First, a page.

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The Film Experience™ was created by Nathaniel R


 Gemini, Cinephile, Actressexual. Also loves cats. All material herein is written and copyrighted by him, unless otherwise noted. twitter | facebook | pinterest | tumblr | letterboxd

 

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TWO OPINIONS ON MAPS TO THE STARS
Nathaniel's Julianne Spazzing & Glenn's Cronenberg Finger Wagging 

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"If I had to guess why Cronenberg went with a largely "invisible" or even non-style style, I'd say it has to do with his approach to the narrative, which is kind of a bait and switch, setting us up for a hollywood satire and then giving us a final act that plays more like a myth or a fairy tale." -Roark

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Entries in Cinematography (142)

Tuesday
May132014

Visual Index ~ Blow-Up's Best Shots

This week's Hit Me With Your Best Shot topic is Michelangelo Antonio's new wave classic Blow-Up (1966) and we're dedicating it to Vanessa: The Life of Vanessa Redgrave, the first biography written about her which is released this week from Pegasus Press. I read an advanced copy on my cruise last month. The author is Dan Callahan, who I know here in New York City and who is a tried and true Actressexual™ (and loved that word the moment Nick and I coined it). He's previously written a book on Barbara Stanwyck so you know he has good taste. Because he values actresses, the biography is more concerned with her gift onscreen and stage than her scandal-laden politics, though those details are there, too. (Dan also picked his favorite shot from the movie for our little weekly viewing party.)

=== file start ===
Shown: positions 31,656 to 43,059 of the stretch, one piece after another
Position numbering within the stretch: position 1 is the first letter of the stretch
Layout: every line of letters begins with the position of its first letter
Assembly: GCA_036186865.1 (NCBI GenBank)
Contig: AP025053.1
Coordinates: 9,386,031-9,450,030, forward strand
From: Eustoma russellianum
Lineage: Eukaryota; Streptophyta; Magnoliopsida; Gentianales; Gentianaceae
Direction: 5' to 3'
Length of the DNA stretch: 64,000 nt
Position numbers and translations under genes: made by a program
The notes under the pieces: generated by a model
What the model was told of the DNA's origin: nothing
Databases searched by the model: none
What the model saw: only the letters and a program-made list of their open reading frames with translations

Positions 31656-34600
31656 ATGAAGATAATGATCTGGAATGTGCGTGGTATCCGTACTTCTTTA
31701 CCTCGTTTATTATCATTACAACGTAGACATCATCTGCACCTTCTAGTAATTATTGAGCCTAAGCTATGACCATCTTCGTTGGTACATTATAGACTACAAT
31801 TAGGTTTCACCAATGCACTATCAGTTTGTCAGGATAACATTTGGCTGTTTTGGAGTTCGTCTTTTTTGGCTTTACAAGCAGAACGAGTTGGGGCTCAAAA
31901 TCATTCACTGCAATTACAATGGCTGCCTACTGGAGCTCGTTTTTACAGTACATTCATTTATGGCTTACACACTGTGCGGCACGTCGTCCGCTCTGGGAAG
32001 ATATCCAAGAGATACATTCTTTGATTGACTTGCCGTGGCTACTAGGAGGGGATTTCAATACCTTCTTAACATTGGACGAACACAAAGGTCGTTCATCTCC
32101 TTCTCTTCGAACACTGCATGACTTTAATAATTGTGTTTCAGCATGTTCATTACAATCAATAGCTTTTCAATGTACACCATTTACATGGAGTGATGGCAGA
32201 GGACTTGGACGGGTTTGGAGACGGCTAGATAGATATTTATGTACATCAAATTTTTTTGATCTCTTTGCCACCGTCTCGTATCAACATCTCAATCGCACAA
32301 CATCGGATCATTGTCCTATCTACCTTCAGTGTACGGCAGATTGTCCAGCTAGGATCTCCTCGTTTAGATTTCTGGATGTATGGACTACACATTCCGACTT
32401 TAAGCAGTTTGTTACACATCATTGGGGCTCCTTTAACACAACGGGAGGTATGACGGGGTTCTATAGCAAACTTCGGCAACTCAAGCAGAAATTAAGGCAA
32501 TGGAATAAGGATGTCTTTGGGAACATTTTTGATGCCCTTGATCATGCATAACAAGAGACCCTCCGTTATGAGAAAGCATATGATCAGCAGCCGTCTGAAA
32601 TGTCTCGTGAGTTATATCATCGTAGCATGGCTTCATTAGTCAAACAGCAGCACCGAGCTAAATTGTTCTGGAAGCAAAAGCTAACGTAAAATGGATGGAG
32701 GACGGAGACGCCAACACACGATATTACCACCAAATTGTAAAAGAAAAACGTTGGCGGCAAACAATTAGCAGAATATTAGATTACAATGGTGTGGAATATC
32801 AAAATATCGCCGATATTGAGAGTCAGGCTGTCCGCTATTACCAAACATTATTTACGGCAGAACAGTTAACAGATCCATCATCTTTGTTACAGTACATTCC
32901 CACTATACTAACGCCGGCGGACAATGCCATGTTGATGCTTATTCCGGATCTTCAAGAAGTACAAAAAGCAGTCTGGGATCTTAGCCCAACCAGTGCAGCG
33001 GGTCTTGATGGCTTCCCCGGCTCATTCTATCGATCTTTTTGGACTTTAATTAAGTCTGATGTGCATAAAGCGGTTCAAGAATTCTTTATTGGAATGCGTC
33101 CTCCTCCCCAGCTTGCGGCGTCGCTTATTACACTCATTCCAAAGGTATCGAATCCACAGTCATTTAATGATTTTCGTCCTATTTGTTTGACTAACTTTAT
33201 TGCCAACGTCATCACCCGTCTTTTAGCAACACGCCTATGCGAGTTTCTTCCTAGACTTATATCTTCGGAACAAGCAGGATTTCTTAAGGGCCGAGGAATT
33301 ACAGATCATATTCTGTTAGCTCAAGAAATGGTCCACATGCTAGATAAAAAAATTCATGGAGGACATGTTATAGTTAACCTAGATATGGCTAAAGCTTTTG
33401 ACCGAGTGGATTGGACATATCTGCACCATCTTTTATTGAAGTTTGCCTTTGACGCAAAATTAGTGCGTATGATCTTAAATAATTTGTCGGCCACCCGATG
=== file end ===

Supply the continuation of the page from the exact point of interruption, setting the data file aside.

Imagine my surprise when Vanessa Redgrave was barely in the movie! I had remembered the film quite differently but this movie is a slippery one, as you can tell from the write-ups. We had more dissenters than we usually get when we pull films directly from the canon.

Blow-Up's 7 Best Shots?
as determined by the brave cinephiles playing the Hit Me With Your Best Shot game
[Click on the images for the corresponding articles]

As critical an indictment of the camera eye as anyone who made his living on the backside of a camera could possible make." 
-Antagony & Ecstasy 

The photographer as minotaur in his own labyrinth...
- The Film Experience 


More than just a simple glamour shot..."
-The Film's The Thing 


 

We're just as paranoid as Thomas is...

- The Entertainment Junkie

 

 Redgrave makes you ask all of these questions and far more."
- Dan Callahan author of "Vanessa: The Life of Vanessa Redgrave" 

Creating his own story using still frames..."
- Intifada


The guy can’t decide what he should be doing, and I think that’s my problem with the movie..."
-Coco Hits NY

I took my cues from Antonioni and his lead and went for something that captivated me simply for the mood it conveys..."
- Film Actually 

 

NEXT ON HIT ME
Bryan Singer's X-Men (2000). This film was part of our first season of Best Shot so this one, like Mean Girls last month, is a reprise. But if you weren't with us in 2010, now's the time to join the cause before the Mutants Strike Back in X-Men Days of Future Past which opens on the 23rd.

Tuesday
May062014

Visual Index ~ 3 Women's Best Shots